Nature uses force to script matter, and we do the same to manipulate raw molten glass. We draw out of our methods of making glass, the elements that have distinct character, and the artistic imperfections that come from the hand, to realize designs, that are ‘real’ expressions. With the ‘Elements’ development, we saw an opportunity to focus on the connection between design and science, using the forms to represent the various states of matter. We interpreted these natural elements that surround us in New England, with seven one of a kind, sculptural pieces. Three of which are featured in the Montshire Science Museum, from September 2019 to March 2020. It is an opportunity for the public and for children to experience how glass is a transformation from sand to the transparent material we are all familiar with, but in new forms.
We believe that our craftsmen have captured a sense of wonder and beauty portraying natural elements in glass and by pushing glass to its aesthetic and technical limits. These shapes show a mastery of light through glass and brings us at Simon Pearce to the forefront of creativity and innovation, through a design collaboration with master glassblowers.
Photo Credit: Montshire Museum of Science
The partnership with the Montshire Museum of Science started when Marcos Stafne and his team came to our facility in Windsor, Vermont, to discuss ideas around how the two upper valley organizations can cross-pollinate concepts and create something unique for people to experience. They liked the Elements prototypes and were intrigued with the science behind glassmaking, and brought these two concepts together for an exhibit at the museum. Sherlock and Katie, who create the exhibitions, evolved a wonderful way to interpret the glass Elements, revealing the process, and the science.
From the Montshire press release;
“For this collaborative exhibition, the Montshire partnered with Simon Pearce, a Vermont-based company specializing in handcrafted glass with a creative philosophy rooted in functional, sophisticated design. The Montshire Exhibits team worked closely with James Murray, Simon Pearce’s Vice President of Design, to create a beautiful experience in which science meets design.”
All seven elements we prototyped are described below:
Fire is the element that transforms the other elements. Glassblowers also need fire to create the glass itself. They capture the gesture and movement of flames in glass. The item is sculpted with the energy and flair of a burning flame. Each piece turns out entirely unique and can be illuminated on a LED base.
The glassblowers who worked on this piece are Dwight Yoder, Dave Osburn and Steve White.
Water covers seventy-five percent of the earth’s surface. This design was specifically inspired by the rushing waterfall at the Mill. The glassblowers captured the expressive ebb and flow of water that changes throughout the seasons. It is a very difficult design to make and only a few Simon Pearce glassblowers are able to make it. The development of this water vessel, and wrap technique led us to offer other lines using the wrap concept, such as the Waterbury and Echo Lake collections.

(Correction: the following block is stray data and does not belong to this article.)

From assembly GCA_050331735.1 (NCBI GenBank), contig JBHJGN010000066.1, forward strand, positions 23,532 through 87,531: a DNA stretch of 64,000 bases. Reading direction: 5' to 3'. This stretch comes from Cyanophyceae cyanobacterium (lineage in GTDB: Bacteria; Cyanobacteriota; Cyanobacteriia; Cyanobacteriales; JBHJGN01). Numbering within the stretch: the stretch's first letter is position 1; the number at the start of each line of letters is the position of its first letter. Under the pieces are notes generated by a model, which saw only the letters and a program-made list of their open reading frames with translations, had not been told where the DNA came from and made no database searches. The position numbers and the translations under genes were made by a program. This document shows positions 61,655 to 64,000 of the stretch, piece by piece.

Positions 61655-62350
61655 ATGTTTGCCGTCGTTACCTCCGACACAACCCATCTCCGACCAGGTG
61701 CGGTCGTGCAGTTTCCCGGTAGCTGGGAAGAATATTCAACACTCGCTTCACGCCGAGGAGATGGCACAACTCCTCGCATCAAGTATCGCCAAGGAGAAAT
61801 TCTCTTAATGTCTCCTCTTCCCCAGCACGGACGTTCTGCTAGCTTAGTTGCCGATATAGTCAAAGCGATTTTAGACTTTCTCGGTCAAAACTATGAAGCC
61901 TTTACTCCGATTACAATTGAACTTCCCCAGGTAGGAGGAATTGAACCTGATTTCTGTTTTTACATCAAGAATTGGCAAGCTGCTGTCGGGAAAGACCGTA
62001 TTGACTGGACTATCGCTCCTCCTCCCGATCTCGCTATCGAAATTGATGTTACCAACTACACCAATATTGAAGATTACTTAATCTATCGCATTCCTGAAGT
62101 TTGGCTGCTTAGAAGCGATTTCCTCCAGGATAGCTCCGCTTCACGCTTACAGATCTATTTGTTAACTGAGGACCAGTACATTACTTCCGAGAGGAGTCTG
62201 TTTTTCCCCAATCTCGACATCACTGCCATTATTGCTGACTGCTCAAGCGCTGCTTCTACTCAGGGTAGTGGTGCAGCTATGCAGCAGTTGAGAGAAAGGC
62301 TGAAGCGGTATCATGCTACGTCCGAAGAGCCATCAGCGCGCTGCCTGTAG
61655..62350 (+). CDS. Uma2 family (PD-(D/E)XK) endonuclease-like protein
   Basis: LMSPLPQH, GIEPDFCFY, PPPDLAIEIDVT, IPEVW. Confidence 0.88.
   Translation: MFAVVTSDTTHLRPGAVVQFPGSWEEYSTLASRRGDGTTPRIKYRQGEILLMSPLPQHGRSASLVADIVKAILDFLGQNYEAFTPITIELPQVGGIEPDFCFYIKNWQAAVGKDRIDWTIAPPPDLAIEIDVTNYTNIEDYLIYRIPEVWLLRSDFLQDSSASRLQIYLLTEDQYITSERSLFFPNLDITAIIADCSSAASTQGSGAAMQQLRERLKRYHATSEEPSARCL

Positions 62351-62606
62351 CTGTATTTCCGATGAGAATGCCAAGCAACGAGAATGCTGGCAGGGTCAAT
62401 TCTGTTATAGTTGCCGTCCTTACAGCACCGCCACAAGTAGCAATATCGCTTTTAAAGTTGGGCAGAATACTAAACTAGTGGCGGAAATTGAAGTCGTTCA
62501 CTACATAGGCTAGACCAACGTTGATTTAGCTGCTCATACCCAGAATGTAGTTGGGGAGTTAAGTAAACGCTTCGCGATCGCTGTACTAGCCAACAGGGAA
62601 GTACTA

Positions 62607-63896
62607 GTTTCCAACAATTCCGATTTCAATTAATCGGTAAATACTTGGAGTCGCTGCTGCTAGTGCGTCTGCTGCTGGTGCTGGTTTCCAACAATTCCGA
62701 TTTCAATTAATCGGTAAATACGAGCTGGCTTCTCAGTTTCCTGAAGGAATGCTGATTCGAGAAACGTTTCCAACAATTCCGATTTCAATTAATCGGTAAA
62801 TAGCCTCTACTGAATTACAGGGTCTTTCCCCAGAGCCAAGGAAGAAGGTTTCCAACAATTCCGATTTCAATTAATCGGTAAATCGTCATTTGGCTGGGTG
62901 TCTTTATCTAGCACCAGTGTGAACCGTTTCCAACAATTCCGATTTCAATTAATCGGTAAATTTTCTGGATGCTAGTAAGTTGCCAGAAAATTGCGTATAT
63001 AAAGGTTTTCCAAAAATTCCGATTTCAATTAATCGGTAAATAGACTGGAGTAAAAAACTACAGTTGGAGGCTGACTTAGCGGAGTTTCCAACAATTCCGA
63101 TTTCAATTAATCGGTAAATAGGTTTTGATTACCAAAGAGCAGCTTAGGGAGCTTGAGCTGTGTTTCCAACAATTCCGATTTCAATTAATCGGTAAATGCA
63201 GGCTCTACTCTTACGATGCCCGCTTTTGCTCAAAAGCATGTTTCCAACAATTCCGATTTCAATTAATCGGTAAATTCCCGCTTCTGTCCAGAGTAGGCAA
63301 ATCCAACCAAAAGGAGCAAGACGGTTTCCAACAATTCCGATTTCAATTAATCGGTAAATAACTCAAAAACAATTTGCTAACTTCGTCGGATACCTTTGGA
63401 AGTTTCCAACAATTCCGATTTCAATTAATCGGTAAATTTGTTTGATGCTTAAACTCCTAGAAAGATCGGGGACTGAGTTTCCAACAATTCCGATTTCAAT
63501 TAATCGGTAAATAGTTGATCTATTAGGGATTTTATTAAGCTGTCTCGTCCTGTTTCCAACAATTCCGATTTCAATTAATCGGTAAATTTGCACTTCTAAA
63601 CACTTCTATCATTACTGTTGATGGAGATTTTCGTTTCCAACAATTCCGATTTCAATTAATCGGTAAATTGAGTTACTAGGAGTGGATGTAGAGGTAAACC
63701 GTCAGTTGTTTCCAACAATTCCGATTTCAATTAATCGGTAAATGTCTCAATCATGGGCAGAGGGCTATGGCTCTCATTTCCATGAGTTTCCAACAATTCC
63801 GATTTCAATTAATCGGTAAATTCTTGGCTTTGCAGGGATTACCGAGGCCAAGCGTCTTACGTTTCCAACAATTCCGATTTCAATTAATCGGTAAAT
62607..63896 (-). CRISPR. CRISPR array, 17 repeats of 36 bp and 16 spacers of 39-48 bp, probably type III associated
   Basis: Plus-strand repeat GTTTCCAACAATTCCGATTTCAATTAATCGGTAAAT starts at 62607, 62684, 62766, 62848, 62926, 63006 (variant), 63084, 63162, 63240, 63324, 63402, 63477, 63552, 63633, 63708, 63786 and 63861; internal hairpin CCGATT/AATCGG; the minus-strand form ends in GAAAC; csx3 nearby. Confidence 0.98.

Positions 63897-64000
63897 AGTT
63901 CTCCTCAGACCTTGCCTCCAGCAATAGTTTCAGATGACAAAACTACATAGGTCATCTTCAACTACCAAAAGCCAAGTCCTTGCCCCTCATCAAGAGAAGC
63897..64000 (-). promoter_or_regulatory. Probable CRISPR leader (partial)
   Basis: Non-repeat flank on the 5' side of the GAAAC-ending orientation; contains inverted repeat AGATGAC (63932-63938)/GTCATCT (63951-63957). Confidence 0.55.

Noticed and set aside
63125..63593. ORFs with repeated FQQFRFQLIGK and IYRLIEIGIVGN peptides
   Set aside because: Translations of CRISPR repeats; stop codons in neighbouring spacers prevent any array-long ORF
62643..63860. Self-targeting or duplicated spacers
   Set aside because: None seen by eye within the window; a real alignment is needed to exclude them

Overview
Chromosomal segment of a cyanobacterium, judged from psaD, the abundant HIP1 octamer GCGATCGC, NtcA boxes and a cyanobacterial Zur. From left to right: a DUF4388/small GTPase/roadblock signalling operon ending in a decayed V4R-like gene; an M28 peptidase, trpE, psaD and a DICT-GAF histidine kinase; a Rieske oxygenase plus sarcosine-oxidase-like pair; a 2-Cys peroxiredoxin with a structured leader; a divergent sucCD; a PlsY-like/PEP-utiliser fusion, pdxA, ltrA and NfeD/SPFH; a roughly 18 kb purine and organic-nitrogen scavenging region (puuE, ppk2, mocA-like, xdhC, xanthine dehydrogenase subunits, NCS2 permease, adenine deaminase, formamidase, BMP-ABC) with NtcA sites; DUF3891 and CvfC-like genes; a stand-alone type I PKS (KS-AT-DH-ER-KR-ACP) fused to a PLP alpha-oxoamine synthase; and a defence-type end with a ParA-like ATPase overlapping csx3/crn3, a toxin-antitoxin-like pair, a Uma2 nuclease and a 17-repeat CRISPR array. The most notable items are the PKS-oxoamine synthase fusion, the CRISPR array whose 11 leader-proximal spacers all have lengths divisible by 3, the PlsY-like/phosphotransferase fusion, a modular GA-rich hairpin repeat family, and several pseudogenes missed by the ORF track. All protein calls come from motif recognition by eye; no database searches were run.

The glassblowers who worked on this piece are Mike Cushing, Mark Williams, Jason Tucker and Ray Thorburn.
You can find the separate blog post on this design here.
Wood is a pervasive element in New England, and is revered for the seasonal activity from chopping/limbing trees for firewood to handcrafting it into familiar objects. Here ‘wood’ is represented as a branch with truncated limbs, and a sandblasted hollow core. It is another difficult piece to craft, few glassblowers can capture the exact gesture and form. Wood is one of the five Chinese elements. Each piece can stand on a LED base.
The glassblowers who worked on this piece are Jesse McComas and Anthony Wroton.
Infinite space is the mother of the other elements. It represents the void, or emptiness that is necessary to approach a higher spiritual being. It is the gesture of a figure eight and is a free-form sculpture, with subtle surfaces and requires a high degree of skill to get the symmetry right. Each piece can be illuminated on an LED base.
The glassblowers who worked on this piece are Jason Cole and Jeremy Bastille.
Earth element is about structure and foundation; in nature it represents all that is solid and nourishing, which also speaks to global environmental issues. The design intent is to represent the whole globe and the topography of total earth, and also the swirling dynamics of mixing of elements, which has been captured in the glass.
The glassblowers who worked on this piece are Mike Cushing, Mark Williams, Jason Tucker, Ray Thorburn, and Chris Rogstad.
Air is a freeing and opportunistic element. The form represents the swirling forces of wind, similar to the aerial view of cloud formations of the weather, while also having an open center for a connection with infinite space. In glass, flat disks can be difficult to achieve when compared to shapes with more mass and volume, so this shows the control and skill the glassblower. This piece is displayed in a specially crafted metal stand made by Jan Mollmark.
The glassblowers who worked on this piece are Perry Schwab and Ryan Adams.
Metal represents both rigidity and flexibility; being a protective element it is strong but very adaptive to change. Metals are found in nature and in man-made structures, such as suspension bridges and other feats of engineering. The sculpture was created in clear glass with an infusion of silver leaf, to further highlight the connection to the metal element. It can be illuminated on a LED base.
The glassblowers who worked on this piece are Jake Cole and Jeremy Bastille.
You can read more about the Montshire Museum exhibit in this Valley News Article.